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This article provides an overview of an ongoing program of research designed to investigate the effectiveness of haptic cuing to redirect a user's visual spatial attention under various conditions using a visual change detection paradigm. Participants visually inspected displays consisting of rectangular horizontal and vertical elements in order to try and detect an orientation change in one of the elements. Prior to performing the visual task on each trial, the participants were tapped on the back from one of four locations by a vibrotactile stimulator. The validity of the haptic cues (i.e., the probability that the tactor location coincided with the quadrant where the visual target occurred) was varied. Response time was recorded and eye-position monitored with an eyetracker. Under conditions where the validity of the haptic cue was high (i.e., when the cue predicted the likely target quadrant), initial saccades predominantly went to the cued quadrant and response times were significantly faster as compared to the baseline condition where no haptic cuing was provided. When the cue validity was low (i.e., when the cue provided no information with regard to the quadrant in which the visual target might occur), however, the participants were able to ignore haptic cuing as instructed. Furthermore, a spotlight effect was observed in that the response time increased as the visual target moved away from the center of the cued quadrant. These results have implications for the designers of multimodal (or multisensory) interfaces where a user can benefit from haptic attentional cues in order to detect and/or process the information from a small region within a large and complex visual display. © 2009 SPIE-IS&T.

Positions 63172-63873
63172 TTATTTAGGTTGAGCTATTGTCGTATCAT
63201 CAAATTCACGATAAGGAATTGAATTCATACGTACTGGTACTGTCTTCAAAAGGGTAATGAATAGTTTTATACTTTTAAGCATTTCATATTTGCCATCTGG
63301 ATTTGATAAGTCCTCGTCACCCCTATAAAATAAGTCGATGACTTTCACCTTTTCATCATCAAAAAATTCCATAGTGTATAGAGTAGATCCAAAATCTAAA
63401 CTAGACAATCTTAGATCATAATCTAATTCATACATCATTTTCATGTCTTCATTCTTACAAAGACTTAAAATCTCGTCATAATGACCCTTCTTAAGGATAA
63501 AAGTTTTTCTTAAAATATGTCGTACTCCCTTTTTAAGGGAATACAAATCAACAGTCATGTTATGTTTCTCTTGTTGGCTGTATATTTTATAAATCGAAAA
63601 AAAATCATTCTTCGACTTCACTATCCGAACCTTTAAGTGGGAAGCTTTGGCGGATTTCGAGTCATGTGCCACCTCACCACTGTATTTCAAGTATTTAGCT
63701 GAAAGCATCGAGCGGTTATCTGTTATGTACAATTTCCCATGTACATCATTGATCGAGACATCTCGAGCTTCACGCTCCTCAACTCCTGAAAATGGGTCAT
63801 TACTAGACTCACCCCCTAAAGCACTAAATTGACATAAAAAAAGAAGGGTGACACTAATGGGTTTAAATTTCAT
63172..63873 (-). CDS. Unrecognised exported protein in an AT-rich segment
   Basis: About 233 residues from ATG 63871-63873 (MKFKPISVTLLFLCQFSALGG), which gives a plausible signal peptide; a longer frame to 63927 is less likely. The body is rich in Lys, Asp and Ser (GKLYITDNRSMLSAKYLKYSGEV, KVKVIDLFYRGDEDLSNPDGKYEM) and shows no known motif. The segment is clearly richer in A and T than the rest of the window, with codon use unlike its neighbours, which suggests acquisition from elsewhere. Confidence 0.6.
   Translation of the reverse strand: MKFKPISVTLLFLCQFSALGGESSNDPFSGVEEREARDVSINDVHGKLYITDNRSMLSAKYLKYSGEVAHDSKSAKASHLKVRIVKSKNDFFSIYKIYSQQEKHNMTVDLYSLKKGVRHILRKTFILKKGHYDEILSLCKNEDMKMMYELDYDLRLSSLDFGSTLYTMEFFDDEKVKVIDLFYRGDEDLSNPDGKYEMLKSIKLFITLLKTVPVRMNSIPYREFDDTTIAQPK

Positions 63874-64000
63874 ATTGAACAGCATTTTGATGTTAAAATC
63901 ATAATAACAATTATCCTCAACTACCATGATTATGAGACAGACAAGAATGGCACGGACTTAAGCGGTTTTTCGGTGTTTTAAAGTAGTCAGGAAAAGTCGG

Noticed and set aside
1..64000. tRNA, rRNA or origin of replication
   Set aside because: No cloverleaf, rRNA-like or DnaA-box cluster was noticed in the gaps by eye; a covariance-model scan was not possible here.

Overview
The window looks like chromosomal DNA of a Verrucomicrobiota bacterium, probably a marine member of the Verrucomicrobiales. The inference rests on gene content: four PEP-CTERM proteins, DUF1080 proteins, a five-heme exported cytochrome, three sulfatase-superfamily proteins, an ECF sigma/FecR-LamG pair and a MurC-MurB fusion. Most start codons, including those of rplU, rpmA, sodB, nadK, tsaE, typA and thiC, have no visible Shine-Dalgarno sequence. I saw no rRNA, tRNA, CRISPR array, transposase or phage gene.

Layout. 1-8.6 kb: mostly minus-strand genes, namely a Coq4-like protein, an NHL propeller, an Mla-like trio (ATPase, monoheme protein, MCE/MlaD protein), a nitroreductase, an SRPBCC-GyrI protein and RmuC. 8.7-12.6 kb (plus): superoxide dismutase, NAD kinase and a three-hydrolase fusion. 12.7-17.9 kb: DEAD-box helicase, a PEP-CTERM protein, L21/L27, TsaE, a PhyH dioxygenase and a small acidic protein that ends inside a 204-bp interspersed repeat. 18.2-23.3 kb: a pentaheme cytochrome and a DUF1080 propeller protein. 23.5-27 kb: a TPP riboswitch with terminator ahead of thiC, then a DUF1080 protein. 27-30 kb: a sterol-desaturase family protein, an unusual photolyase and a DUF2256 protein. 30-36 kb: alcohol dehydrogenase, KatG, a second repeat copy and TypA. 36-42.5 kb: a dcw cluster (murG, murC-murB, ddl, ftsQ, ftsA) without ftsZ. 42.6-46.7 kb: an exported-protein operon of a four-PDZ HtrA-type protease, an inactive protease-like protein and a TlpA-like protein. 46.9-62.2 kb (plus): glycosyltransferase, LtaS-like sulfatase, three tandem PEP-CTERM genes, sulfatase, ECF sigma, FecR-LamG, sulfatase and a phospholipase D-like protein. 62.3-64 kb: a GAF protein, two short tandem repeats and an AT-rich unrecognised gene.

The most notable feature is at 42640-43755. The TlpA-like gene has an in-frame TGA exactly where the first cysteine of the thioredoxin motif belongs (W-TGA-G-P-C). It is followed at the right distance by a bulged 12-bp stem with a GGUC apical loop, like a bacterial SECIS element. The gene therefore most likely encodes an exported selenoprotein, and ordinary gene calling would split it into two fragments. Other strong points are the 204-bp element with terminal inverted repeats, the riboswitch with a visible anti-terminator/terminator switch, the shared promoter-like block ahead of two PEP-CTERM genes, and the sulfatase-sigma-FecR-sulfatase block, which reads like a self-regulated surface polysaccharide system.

Original publication




Journal article


Proceedings of SPIE - The International Society for Optical Engineering

Publication Date